The B complex vitamins, L-carnitine, acetyl-L-carnitine, coenzyme Q10, alpha lipoic acid, D-ribose are vital for mitochondrial health.  Another nutrient, pyrroloquinoline quinine (PQQ) has been shown to stimulate new mitochondria.

Below are recommended daily doses for these nutrients. The lower doses are for those of you who are healthy and the higher doses for those of you who have any chronic diseases.

  • CoQ10: 100-200 mg if healthy. 400 mg if you have cardiovascular disease.
  • L- carnitine: 1,000 mg to 3,000 mg
  • D-ribose: 5 to 10 grams.
  • Alpha lipoic acid: 100 mg to 300 mg
  • PQQ: 10 mg to 20 mg.

Don’t forget nutritional deficiencies. They are quite common and many times related to prescription medication – especially those that reduce acid production in the stomach (PPI class for instance).

Iron deficiency with or without anemia is a cause of low energy.  Vitamin B12 deficiency is more common than thought, especially as we get older.  Vitamin B12 deficiency contributes to low energy. Some patients notice dramatic improvement with their energy after a single B12 injection.

Low Energy Levels from Prescription Drugs

Presciption drugs can lower energy levels mainly through depleting critical nutrients vital for energy production. Two of the biggest culprits are beta blockers used for a variety of cardiovascular conditions and the statins used to lower cholesterol. Both of them lower CoQ 10 levels which can be easily measured in the blood.  Beta blockers also can slow the heart rate that contributes to low energy especially during exertion.

SSRIs used to treat depression and anxiety also can cause fatigue.

So if you are on any of these medications and are fatigued without any other plausible cause you may wish to ask your doctor if there is an alternative medication.

How to Increase Energy LevelsHormonal Help

Low thyroid function is far more common recognized.  You can have low thyroid in the presence of normal thyroid function tests. The normal ranges are a statistical reference that encompasses 95% of the population. Many patients with low thyroid level symptoms has thyroid function tests that fall in the low normal range.

Thyroid hormone regulates metabolism.  If thyroid is low, then metabolism is low and all of our bodily functions slow down.  Low thyroid is more common in women and there is an association between low thyroid and fibromyalgia and chronic fatigue syndrome.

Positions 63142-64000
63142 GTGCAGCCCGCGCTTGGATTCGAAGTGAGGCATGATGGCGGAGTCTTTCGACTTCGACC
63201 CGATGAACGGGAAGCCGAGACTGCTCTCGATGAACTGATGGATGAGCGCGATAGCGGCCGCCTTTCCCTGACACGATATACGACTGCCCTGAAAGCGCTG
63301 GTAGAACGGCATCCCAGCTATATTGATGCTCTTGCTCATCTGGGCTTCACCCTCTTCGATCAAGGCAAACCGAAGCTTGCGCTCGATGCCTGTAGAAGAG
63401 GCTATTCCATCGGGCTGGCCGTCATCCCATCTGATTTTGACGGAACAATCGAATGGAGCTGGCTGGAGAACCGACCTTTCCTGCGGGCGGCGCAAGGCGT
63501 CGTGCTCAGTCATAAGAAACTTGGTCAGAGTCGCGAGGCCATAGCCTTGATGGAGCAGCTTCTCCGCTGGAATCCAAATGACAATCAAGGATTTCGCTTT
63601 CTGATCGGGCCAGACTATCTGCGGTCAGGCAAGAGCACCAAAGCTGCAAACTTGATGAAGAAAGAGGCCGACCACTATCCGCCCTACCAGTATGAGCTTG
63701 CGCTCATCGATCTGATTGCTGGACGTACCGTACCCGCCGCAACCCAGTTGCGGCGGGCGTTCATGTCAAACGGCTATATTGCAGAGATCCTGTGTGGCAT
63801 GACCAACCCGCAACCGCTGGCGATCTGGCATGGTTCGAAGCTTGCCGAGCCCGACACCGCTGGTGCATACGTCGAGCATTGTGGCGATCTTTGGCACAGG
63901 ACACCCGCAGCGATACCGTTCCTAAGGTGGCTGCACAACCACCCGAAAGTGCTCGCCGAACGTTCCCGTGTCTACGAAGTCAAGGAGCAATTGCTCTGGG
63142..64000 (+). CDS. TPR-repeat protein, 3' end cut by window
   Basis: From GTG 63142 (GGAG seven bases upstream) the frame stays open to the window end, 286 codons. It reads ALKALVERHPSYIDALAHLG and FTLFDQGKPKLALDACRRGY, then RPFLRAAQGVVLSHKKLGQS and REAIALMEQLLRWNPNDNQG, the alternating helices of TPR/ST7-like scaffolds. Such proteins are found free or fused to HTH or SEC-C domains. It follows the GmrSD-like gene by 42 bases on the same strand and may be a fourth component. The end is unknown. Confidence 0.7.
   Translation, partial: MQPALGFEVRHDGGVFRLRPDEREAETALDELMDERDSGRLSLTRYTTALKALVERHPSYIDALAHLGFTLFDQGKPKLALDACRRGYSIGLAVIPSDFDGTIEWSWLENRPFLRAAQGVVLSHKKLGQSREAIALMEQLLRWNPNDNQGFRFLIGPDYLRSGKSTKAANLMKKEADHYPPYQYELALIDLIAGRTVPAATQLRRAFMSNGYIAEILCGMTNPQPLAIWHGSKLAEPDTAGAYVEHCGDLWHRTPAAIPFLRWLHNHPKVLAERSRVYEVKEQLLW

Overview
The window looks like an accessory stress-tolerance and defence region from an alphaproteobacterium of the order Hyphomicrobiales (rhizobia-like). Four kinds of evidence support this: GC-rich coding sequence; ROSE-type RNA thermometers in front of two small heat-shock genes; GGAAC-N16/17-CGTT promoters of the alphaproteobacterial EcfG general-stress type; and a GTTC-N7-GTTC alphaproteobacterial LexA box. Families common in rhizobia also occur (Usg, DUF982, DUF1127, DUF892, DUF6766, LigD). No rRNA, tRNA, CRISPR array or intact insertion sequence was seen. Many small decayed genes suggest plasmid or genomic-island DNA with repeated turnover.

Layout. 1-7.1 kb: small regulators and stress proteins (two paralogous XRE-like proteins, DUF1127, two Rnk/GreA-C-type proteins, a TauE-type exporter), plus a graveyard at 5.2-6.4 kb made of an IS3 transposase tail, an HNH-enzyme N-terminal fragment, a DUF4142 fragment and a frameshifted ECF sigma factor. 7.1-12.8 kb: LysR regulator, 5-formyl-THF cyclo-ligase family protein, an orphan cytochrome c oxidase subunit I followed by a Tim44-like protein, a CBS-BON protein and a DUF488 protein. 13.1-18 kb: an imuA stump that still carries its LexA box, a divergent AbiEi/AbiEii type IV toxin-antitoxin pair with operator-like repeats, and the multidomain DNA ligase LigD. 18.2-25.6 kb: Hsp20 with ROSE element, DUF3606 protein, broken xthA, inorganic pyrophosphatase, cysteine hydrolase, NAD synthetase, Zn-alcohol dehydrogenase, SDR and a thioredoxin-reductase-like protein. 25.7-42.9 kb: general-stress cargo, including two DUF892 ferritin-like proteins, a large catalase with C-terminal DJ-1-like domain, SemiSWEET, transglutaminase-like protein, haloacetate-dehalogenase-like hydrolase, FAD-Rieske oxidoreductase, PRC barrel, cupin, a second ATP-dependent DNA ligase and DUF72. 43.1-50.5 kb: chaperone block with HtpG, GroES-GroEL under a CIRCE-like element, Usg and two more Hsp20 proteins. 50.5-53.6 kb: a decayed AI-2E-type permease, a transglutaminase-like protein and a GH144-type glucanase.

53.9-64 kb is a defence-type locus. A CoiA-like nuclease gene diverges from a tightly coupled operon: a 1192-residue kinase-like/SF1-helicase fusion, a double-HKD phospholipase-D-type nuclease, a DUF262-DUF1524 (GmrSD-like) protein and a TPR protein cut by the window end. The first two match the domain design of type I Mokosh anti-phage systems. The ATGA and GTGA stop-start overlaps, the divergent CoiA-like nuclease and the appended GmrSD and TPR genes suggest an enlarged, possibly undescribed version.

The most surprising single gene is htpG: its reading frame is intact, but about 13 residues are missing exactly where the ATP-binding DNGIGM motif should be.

Hormones work synergistically, and they work better when they are all at optimal levels.  Low levels of sex hormones also lead to low energy levels.  Testosterone is typically thought of as the “male” hormone, but women need it too.  Testosterone helps build and maintain lean body mass.  Estrogen improves energy levels in women.

While you may have to pay out of pocket if you don’t have any symptoms we believe it is beneficial to have a complete hormonal panel obtained in your early to mid-30s to establish a baseline of healthy levels that can be used as a reference point once you start to develop a hormonal deficiency.

Much of the lack of energy that occurs during middle age can at least partially be contributed to low levels of hormones.  Optimal levels are also essential for mental health and well-being.  Hormones improve moods leading to better energy levels. They facilitate the maintenance of lean body mass, help protect against fat gain, improve muscle strength, decrease joint pain – all of which directly or indirectly can help you increase energy levels.

If you are over age 30 and feeling fatigue or are suffering from low energy, be sure to have your hormone levels measured.

Change your lifestyle and follow these tips on how to increase energy levels.

Related articles include “Natural Metabolism Boosters” and “Sleep and Increased Longevity“.

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Dr. Joe Jacko


Dr. Joe is board certified in internal medicine and sports medicine with additional training in hormone replacement therapy and regenerative medicine. He has trained or practiced at leading institutions including the Hughston Clinic, Cooper Clinic, Steadman-Hawkins Clinic of the Carolinas, and Cenegenics. He currently practices in Columbus, Ohio. Read more about Dr. Joe Jacko